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Murray was at Glasgow when he heard of the queen's escape: the place was strong; he decided to hold it, and summoned to him his bravest and most devoted partisans.

He believed them to be ephemeral to the last degree in the main, mere struggles of parties and partisans for power and spoils; and for their hopes, schemes, and stratagems to gain temporary success, he cared nothing. He had not been an idler in his prolonged absence. In the first place, he had striven with the whole force of a powerful will to subdue a useless passion, and had striven in vain.

They pushed off from the fatal shore: but even here the skill of Datis did not desert him, and he sailed round to the western coast of Attica, in hopes to find the city unprotected, and to gain possession of it from some of the partisans of Hippias. Miltiades, however, saw and counteracted his manoeuvre.

Those who secretly or openly favored the invaders were roused to more than usual activity against the King, while his own partisans were terrified as if a thunderbolt had fallen." Stephen invested the castle of Arundel. But in the most romantic spirit of chivalry he permitted the Empress to pass out, and to set forward to join her brother at Bristol, under a safe-conduct.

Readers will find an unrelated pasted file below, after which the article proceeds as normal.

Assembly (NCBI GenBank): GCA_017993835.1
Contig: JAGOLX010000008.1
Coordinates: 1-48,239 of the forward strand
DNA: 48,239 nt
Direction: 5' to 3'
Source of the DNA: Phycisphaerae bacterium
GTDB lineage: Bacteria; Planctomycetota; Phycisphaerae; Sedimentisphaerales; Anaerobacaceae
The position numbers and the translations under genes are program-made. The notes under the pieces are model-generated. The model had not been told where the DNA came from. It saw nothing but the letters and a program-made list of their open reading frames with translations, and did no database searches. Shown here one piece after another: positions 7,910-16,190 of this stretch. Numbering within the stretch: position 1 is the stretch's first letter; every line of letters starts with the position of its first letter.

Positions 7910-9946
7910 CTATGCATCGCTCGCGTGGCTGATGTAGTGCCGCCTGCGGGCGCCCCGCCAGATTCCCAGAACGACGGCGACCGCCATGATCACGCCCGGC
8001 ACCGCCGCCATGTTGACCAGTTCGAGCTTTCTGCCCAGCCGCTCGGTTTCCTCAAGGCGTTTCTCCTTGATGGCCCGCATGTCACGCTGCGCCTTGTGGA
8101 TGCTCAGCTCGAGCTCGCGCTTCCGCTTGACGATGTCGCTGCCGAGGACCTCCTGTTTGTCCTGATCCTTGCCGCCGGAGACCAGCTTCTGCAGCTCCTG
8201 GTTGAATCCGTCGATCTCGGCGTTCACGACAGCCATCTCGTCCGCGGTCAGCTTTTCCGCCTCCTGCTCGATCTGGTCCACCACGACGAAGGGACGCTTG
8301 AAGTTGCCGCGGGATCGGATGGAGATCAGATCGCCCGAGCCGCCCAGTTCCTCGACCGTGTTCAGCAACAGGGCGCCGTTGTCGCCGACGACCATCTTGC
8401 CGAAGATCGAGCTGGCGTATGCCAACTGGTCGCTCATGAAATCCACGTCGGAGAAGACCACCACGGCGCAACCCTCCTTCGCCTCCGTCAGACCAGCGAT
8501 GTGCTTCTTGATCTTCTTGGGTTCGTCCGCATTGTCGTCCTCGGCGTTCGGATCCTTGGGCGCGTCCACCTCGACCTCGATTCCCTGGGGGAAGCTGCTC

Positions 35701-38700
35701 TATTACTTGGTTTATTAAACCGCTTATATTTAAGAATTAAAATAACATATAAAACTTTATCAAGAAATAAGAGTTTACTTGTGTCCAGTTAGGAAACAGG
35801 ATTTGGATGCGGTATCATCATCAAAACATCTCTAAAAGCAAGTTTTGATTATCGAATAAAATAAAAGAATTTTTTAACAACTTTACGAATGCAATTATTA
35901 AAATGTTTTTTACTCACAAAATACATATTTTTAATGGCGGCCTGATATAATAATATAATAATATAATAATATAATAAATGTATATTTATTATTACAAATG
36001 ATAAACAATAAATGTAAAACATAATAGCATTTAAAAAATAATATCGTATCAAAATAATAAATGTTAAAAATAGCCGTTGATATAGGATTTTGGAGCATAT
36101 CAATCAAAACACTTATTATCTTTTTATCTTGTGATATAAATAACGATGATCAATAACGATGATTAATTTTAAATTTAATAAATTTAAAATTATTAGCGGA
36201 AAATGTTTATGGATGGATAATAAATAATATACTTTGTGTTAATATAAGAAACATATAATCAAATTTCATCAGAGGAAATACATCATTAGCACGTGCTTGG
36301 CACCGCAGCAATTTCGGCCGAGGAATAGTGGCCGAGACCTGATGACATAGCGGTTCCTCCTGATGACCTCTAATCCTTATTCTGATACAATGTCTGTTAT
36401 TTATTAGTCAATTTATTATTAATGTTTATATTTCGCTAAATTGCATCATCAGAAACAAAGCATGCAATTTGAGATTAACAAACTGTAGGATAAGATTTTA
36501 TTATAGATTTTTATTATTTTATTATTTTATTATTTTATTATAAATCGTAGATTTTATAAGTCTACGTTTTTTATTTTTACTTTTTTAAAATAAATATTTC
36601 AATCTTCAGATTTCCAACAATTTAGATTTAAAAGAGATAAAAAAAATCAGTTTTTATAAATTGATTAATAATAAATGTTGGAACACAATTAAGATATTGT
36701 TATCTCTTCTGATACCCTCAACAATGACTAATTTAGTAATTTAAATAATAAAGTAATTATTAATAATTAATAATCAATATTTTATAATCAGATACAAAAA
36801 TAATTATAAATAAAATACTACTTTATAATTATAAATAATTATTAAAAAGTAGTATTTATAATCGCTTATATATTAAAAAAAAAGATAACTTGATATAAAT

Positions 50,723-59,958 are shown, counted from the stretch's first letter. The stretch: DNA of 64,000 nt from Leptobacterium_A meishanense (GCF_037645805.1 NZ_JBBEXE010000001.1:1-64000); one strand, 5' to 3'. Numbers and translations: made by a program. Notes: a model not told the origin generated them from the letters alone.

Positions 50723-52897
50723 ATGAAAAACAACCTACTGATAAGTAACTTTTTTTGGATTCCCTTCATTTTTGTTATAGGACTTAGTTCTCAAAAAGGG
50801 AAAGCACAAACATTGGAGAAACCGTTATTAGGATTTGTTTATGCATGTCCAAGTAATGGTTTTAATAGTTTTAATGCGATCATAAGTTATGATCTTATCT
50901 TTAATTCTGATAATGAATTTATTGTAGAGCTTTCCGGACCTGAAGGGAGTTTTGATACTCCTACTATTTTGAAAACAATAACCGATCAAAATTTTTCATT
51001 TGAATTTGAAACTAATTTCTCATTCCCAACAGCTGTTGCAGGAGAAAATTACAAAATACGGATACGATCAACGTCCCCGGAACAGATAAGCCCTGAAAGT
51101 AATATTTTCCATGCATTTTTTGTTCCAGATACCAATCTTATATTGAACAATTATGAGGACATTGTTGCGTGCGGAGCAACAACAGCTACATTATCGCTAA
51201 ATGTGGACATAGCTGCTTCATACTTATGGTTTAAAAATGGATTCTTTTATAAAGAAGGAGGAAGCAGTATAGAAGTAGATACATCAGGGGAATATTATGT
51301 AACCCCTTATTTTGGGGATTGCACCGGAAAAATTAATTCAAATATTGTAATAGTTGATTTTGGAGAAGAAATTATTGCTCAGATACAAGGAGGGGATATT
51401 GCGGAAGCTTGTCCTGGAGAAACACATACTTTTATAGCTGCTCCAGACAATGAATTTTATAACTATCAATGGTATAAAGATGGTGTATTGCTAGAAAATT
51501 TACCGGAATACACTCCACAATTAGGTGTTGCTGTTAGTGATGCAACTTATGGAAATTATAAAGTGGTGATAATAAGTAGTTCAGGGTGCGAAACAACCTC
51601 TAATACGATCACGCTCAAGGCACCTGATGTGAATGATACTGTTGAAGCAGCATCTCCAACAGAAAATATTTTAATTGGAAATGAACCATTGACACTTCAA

Jerome had many partisans; all the Dominicans, and the greater part of the populace.

The power of imprisonment, therefore, being the most natural and potent engine of arbitrary government, it is absolutely necessary to remove it from a government which is free and legal. The partisans of the court reasoned after a different manner.

If always according to your notion of the convention if I don't get out, and haven't any chance, they tell me on pretty good authority Austen Vane will get the nomination." Hilary Vane walked to the door, opened it and went out, and slammed it behind him. It is morning, a hot morning, as so many recall, and the partisans of the three leaders are early astir, and at seven-thirty Mr.

During the short interval of peace, many attempts had been made to assassinate Henry of Navarre by the partisans of the Duke of Guise. Henry was, one fine morning, setting out with a few friends for a ride of pleasure. Just as the party were leaving the court-yard, he was informed that an assassin, very powerfully mounted, was prepared to meet him on the way and to take his life.

The spontaneity of her wit, her natural aptitude to comprehend and decide upon all sorts of questions, made up for her deficiency in that kind of information which is acquired from books and other modes of study, and often stood her in good stead, both on the part of her detractors and of her partisans, of the lofty characteristics of "great genius."

He made the magistrates subordinate to the Senate. He filled Italy and Rome with his own partisans, and therefore with those of the Senate, and he gave back to the Senate that coveted possession of the judicia for which it had struggled so long with the equites.

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